Standard Door Construction

I highly recommend that you draw a front view of the entire opening to help design the doors and size them accurately. Start your drawing by adding the upper valance and side door-frame pieces to the overall opening, and then size the doors so their stiles overlap at the center.

In keeping with shoji tradition, I put a small panel at the bottom of the doors, to add some protection down low, break up the big expanse, and make the gridwork proportions more pleasing. To size the panel, I used the Golden Ratio, dividing the known width by 1.618 (there’s an online calculator for this) to get the height. The classic ratio isn’t always helpful, but it worked wonderfully here.

For the panel, I found nice CVG fir plywood to match the frame. I went with 1/2″-thick plywood to add strength and solidity without too much weight. I also like the 7/16 ” shadow lines at the front and back of the 1 3/8 “. thick doors. If you can’t find the right plywood, you can glue up panels from solid fir boards, leaving room in the grooves for seasonal movement. I also balanced weight and strength when sizing the doorframe parts, in various widths between 2 3/4″ and 3 1/2”.

As for the joinery, it’s just hefty mortise-and-tenon, as big as your frame parts will allow. With so much width and thickness to work with, I went with slip tenons and matching mortises, which you can rout quickly with a single jig (see below). This template-routing jig is a favorite I learned about long ago when shooting an article by teacher and woodworker Gary Rogowski.

One of the many advantages of slip-tenon joinery is it makes it super easy to create a square door frame, since you don’t have to factor tenons into the length of the rails. It’s very important to be sure that all of your rails are exactly the same length, so the opening for the shoji gridwork is as uniform as possible. Aside from that, you just have to rout a groove for the plywood panel.

Delicate gridwork of this size is a little intimidating, I’ll admit. For one, you have to really nail the little half-lap joints to get any glue strength, and then you can still pop joints loose if you don’t handle the finished grids carefully. But a few slick tricks will deliver perfect kumiko that fit your door opening precisely.

You don’t have to use a classic, understated grid like mine. Feel free to explore the rich shoji tradition for yourself, including the stylized flower patterns that can be inset into rectangular grid spaces to take your doors to the next level. I knew I wanted a single divider down the center of these grids, but worried about the careful division required to keep the spacing uniform between the horizontal pieces. There’s a helpful phenomenon, however: the top and bottom spaces can be a little narrower than the rest without disturbing the eye. That means you can make the rest of the spacing an even measurement that suits the tablesaw jig above, and let the top and bottom be something different, as long as it’s a little less.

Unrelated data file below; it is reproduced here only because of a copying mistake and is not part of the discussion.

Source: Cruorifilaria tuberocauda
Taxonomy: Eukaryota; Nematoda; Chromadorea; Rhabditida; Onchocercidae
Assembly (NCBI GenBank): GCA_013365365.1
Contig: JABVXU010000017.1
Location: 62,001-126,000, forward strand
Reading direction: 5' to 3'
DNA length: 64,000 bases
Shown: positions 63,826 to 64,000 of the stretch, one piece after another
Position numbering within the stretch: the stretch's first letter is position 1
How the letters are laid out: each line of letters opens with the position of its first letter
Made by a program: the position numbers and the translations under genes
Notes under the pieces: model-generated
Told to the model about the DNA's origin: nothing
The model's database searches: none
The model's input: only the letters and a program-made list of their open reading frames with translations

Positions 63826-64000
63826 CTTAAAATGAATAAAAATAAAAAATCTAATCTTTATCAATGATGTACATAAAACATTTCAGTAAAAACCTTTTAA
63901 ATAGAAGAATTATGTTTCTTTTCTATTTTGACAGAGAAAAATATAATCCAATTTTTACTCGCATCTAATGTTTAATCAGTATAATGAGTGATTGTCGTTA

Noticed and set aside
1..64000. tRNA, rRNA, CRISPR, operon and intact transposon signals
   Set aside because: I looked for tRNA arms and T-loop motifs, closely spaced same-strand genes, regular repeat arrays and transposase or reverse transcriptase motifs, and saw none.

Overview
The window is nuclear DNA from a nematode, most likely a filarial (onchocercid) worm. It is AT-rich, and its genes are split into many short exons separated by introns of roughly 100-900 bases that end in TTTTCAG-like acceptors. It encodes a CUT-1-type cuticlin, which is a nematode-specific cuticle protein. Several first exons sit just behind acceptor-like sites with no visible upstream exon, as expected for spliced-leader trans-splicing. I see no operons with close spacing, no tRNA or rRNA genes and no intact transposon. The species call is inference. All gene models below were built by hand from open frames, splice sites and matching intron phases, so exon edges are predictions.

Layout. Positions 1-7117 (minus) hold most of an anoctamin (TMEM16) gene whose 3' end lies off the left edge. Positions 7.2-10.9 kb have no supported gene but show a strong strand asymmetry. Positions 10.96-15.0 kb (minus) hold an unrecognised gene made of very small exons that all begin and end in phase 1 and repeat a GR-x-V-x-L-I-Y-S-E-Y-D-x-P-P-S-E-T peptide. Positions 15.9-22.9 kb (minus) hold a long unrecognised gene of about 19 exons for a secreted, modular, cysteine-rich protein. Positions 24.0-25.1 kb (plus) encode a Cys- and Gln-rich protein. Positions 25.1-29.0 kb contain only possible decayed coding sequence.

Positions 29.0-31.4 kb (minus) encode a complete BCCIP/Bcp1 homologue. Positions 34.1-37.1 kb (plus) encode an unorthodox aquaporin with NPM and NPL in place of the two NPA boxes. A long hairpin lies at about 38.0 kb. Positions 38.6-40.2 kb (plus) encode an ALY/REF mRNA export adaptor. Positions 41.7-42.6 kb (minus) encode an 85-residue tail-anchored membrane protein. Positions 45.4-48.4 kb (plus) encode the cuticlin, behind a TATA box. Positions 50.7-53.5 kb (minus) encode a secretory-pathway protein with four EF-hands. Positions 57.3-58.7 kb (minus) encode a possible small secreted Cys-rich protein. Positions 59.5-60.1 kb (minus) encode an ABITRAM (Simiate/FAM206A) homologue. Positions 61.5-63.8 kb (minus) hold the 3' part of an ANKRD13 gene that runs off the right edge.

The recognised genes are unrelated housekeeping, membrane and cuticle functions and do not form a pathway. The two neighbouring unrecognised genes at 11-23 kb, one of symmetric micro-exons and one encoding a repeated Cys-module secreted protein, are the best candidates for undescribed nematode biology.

The other trick is how you create dozens of perfect little lap joints with just a few cuts. After milling a wide board to 1/2″ thick, you create the half-laps by milling dadoes across the boards and then ripping them into 1/4″-thick strips that fit the tiny dadoes. If you take your time and make test cuts, you’ll be amazed at the results. See the photos on page 38 for how it all works, plus how you apply the laminated paper and install the grids.

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How to Cut Flawless Grid Pieces

Whether your opening is perfect or not, you can fill it with elegant gridwork that fits it perfectly. The trick with the vertical spacing is to pick an even dimension that leaves a slightly smaller space at the top and bottom, where the eye won’t notice it.

Mill an extra test piece and set up your dado for a 1/4″-wide cut that’s a hair over 1/4″ in depth (0.255 to 0.260). Check both dimensions with a dial caliper.

Mill a single board for the vertical strips and another for the horizontals. Plane these 1/2″ thick, and trim the ends to fit into the opening.

The ends of each board (verticals and horizontals) get little rabbets. Your dado set should just be touching an auxiliary fence attached to your rip fence. Support the parts with your miter gauge as they ride the rip fence as shown.

Horizontals need only one dado. Again the piece rides the rip fence and miter gauge. Center this dado as best you can.

Cut the first dado in the verticals. Support this cut the same way you did before.